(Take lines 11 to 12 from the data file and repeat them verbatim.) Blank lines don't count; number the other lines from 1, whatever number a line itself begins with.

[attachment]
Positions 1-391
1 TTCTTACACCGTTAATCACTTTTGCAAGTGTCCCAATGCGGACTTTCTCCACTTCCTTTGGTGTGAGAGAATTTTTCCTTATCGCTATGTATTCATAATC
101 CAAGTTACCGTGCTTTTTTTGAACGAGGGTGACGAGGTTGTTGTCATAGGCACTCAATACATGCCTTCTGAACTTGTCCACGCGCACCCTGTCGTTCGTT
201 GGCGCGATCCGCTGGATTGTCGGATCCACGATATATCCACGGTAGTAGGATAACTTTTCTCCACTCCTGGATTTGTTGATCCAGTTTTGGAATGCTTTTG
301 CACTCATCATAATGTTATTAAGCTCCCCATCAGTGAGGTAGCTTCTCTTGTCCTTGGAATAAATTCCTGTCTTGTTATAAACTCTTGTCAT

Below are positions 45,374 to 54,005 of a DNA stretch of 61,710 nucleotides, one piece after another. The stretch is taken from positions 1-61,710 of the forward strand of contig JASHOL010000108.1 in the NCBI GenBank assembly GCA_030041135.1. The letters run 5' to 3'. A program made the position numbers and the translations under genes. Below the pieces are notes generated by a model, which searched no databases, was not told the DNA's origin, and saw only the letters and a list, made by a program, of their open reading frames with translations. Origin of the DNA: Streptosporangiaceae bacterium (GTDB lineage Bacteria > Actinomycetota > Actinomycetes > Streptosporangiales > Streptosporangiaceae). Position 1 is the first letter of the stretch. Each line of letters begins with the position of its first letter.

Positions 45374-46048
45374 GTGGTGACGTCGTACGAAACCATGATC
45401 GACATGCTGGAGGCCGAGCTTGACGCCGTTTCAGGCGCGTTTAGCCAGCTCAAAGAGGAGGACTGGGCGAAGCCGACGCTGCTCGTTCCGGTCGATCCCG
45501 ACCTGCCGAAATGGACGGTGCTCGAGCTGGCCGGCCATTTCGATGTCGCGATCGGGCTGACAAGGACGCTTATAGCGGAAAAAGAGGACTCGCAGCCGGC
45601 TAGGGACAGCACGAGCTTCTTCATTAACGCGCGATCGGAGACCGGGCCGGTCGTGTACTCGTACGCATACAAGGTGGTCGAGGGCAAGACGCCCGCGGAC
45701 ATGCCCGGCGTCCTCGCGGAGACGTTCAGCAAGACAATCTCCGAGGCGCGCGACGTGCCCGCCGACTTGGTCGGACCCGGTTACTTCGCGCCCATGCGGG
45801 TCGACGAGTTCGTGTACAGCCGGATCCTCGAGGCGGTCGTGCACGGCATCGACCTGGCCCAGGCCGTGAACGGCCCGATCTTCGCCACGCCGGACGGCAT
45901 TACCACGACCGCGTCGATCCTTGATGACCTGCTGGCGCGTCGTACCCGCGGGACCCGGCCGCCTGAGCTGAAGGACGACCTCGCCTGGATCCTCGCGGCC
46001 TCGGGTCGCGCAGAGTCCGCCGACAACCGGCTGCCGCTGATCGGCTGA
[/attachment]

45601 TAGGGACAGCACGAGCTTCTTCATTAACGCGCGATCGGAGACCGGGCCGGTCGTGTACTCGTACGCATACAAGGTGGTCGAGGGCAAGACGCCCGCGGAC
45701 ATGCCCGGCGTCCTCGCGGAGACGTTCAGCAAGACAATCTCCGAGGCGCGCGACGTGCCCGCCGACTTGGTCGGACCCGGTTACTTCGCGCCCATGCGGG